Monday, December 16, 2013

High plains aquifer is running dry for farmers Significant portions of one of the largest bodies of water in the United States are at risk of drying up if draining continues at the current rate. In the current issue of Earth’s Future, scientists are proposing alternatives that will halt and hopefully reverse the unsustainable use of water drawdown in the Ogallala Aquifer, also known as the High Plains Aquifer, which spans from Texas to South Dakota and drives much of the region’s economy.

“Already, there are regions in Texas and Kansas where farmers can’t pump enough water to meet the demands of their crops,” says Bruno Basso, an ecosystem scientist at Michigan State University. “If current withdrawal rates continue, such depletion will expand across extensive portions of the central and southern areas served by the aquifer during the next few decades.”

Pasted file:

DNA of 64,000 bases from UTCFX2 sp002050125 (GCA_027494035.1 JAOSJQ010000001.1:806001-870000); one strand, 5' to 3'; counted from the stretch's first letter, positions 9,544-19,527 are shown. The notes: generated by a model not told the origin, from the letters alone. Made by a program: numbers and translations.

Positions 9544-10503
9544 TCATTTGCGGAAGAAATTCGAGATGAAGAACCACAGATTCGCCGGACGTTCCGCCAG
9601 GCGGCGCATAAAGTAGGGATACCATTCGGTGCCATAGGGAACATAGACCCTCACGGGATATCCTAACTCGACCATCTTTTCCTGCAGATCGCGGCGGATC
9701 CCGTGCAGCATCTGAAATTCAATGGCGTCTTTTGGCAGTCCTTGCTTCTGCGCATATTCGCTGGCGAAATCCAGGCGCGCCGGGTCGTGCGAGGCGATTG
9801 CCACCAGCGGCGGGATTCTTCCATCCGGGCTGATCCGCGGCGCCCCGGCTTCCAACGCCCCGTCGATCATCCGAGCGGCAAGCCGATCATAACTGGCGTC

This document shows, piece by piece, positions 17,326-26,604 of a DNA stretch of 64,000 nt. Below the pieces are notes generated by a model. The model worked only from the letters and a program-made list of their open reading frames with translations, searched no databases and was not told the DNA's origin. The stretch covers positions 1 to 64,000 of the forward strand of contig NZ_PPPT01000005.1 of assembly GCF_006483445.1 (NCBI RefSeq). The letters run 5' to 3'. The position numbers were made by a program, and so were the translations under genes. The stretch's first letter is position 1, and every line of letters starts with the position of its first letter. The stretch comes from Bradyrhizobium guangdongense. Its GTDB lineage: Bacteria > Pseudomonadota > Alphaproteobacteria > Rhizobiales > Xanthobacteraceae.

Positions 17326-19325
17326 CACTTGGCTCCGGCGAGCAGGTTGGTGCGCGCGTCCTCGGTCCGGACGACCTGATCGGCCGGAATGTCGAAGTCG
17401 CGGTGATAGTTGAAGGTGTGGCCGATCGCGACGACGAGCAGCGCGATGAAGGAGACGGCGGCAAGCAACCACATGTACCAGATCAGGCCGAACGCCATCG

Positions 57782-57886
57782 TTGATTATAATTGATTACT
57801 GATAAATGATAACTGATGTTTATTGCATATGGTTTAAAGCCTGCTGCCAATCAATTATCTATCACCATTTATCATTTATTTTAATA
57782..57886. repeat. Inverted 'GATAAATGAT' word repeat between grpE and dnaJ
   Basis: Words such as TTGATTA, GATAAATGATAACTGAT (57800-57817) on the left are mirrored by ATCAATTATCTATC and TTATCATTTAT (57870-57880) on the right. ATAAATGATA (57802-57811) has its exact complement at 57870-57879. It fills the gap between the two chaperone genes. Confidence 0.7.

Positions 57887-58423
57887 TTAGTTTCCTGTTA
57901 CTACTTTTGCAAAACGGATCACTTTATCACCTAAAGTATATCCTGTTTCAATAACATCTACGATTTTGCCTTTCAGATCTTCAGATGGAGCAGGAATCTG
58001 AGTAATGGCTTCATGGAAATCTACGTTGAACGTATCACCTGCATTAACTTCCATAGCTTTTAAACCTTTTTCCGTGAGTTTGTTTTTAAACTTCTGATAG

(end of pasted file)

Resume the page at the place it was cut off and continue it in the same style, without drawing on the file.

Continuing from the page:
Despite the widespread, rapid decline of the water table, the number of irrigated acres across the region continues to increase. The situation isn’t completely dire, though, say researchers who offer policy solutions to avert some aspects of this water crisis.

Federal crop insurance could be changed to allow substantial water reductions, especially crops categorized as fully irrigated. An example of such a sustainable model was recently proposed by the governor of Kansas that could save significant amounts of water and could be adopted regionally.

Another sustainable approach would be to adopt wholesale precision agriculture strategies. These would allow farmers to identify which areas in fields need more water and fertilizer. New precision agriculture strategies combine GPS technologies with site-specific management to apply optimal amounts of water and nutrients, which will increase farmer’s profitability and reduce environmental impact....

A 2009 map of water-level changes in the High Plains/Ogallala Aquifer in parts of Colorado, Kansas, Nebraska, New Mexico, Oklahoma, South Dakota, Texas, and Wyoming, 1980 to 1995. Created from public domain data produced by the USGS and made available in Open-File Report 99-197[1][2]. Authors: Fischer, Brian C.; McGuire, Virginia L.

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